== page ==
August 17, 2020
Avoid These Common Gardening Mistakes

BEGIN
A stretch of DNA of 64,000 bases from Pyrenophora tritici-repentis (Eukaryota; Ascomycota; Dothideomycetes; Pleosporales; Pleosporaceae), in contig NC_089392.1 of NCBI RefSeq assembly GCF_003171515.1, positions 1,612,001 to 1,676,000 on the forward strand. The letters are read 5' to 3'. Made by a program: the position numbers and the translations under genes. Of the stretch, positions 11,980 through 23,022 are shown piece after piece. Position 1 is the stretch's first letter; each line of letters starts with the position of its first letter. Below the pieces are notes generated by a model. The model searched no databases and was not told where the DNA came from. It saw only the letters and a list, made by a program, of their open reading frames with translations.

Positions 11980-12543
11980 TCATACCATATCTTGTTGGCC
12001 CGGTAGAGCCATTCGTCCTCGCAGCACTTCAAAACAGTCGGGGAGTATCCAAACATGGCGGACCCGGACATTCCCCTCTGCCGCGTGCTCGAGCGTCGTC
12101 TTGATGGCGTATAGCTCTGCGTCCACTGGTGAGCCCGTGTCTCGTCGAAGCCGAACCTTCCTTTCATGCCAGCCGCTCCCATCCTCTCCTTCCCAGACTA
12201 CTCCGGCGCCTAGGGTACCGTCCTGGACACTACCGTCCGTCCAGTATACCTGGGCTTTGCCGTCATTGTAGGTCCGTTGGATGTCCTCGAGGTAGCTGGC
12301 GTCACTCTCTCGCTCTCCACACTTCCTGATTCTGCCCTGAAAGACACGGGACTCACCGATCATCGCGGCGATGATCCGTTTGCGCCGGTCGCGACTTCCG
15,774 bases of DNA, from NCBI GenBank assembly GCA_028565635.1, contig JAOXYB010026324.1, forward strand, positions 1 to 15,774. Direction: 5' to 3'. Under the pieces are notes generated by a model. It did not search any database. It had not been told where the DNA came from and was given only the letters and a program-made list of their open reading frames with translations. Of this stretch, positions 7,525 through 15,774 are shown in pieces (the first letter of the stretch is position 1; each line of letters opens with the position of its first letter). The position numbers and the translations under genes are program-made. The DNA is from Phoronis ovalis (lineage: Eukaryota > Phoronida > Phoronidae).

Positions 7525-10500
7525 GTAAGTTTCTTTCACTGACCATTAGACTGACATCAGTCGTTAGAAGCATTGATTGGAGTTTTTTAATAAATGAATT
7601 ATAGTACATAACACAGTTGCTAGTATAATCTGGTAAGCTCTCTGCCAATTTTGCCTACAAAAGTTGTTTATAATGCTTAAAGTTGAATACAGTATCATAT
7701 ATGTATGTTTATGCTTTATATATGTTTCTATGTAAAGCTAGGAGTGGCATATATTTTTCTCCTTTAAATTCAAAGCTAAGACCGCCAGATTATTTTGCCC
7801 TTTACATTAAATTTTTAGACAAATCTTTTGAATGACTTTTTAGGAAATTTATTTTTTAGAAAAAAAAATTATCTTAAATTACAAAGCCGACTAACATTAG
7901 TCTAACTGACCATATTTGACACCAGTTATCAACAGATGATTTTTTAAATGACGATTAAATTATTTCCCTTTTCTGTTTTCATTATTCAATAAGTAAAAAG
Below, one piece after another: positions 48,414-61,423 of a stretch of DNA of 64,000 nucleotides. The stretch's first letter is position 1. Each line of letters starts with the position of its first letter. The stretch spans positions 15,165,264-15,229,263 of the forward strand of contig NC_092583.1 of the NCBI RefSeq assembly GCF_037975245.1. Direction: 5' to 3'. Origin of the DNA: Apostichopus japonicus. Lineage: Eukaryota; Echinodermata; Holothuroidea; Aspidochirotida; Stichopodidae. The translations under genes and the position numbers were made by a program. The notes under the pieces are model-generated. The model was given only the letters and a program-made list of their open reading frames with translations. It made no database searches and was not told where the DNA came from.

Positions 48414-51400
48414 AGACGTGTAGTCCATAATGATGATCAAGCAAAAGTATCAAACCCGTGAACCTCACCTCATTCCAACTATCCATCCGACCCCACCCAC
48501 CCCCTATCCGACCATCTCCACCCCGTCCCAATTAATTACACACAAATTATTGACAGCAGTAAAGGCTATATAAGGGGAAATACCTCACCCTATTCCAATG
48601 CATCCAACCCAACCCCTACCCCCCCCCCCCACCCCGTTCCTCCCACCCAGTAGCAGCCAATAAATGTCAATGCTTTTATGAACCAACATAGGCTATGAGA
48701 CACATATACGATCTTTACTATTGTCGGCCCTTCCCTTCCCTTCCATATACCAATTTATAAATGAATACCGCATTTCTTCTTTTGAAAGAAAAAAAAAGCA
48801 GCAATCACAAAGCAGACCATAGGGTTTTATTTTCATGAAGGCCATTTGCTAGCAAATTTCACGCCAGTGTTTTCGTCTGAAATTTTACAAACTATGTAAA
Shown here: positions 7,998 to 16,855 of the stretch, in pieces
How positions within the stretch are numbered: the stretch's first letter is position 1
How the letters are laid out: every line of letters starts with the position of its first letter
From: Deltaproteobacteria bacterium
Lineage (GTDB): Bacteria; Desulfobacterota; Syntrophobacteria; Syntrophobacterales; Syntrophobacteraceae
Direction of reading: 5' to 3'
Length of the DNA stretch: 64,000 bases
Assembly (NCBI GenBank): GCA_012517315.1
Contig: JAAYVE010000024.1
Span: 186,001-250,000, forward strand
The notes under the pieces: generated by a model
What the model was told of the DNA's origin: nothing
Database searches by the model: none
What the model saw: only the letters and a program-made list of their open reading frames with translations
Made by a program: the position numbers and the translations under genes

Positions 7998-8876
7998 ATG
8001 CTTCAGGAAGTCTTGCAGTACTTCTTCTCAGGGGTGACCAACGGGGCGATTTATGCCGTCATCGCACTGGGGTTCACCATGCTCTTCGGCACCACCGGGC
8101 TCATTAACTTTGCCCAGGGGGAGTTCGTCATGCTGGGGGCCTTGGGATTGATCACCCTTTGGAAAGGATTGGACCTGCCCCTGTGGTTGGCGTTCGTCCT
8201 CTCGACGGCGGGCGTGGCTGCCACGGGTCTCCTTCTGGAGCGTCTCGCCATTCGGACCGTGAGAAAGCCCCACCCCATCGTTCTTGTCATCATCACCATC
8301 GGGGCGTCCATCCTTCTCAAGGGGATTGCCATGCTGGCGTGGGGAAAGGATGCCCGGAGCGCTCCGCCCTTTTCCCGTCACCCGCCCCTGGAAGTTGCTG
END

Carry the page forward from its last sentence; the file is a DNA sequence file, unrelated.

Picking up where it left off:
You have a dream, a dream of the perfect garden. And money is no object in that dream. But in reality, the costs of creating the garden of your dreams can take a lot of your hard-earned money and the finished landscape may require continuous cash outlay to keep it perfect.The following are some of the mistakes people make when trying to create lovely landscapes without thought to the money needed to make the vision a reality.1. Trying to go too big.Start small - create either one area or layer every summer. Perhaps you tackle the narrow area on the side of your house first. Then the next year you makeover the back corner. Or think layers; one year you add the hardscape such as stepping stones, rock walls or raised beds, and the next you add the trees and plants. Following that will be the ground cover, yard ornaments and a hammock. This way you can control costs and you're able to have a handle on what you're doing. Anyone who has brought home plants from the nursery and then failed to plant them knows what I mean.2. Planting big plants too close together.Yes, you have a vision, but you don't have to have it perfect right away. Be patient and start with small plants. It's less expensive and you'll give them a chance to get established and grow down good roots. You can always fill in later when the plants are more mature with groundcover and annuals. When you plant too close together, you're going to be spending a lot of time constantly pruning bushes back or you'll be paying someone else to do it. 3. Including a pond. Frankly, a pond can look pretty amateurish if you do it yourself so that means you'll have to hire a specialist to create then install the pond. That can be pretty pricey. On top of that, you've got to stock the fish, feed the fish, replace the fish that get eaten by predators, maintain the pond, the plumbing and the electricity, plant water vegetation and maintain that, etc.4. Planting the wrong things.Not only are mature plants and trees costly to buy, they're heavy. That means you could risk the cost of an emergency room visit when you throw your back out, or you have to pay for a delivery truck and strong men to plant them. What's even worse is planting things that don't grow well in your area. Just because you see them newly arrived at the nursery in spring doesn't mean they'll really do okay in your microclimate. Selling plants is a commercial business after all. Do your research and find out what grows best where you live. 5. Skimping on a watering system.If you're going to spend money, this is where you do it. A good watering system is an important part of keeping your shrubs, trees, and flowers alive. Unless you live where you can count on consistent rain throughout the summer, invest in an irrigation system that will water at the time you set, as long as you want it to, on the days you prefer, and has a sensor that will allow it to stop watering when it's raining. Honestly, you won't get out there and hand-water all summer long despite your best intentions and all the money you sunk into your greenery will be wasted.It's okay to dream big, but start small. Do what makes sense, yet be patient. Your perfect garden should evolve over time. It's easier on the budget and will be more what you want. Oh, and avoid including a pond.
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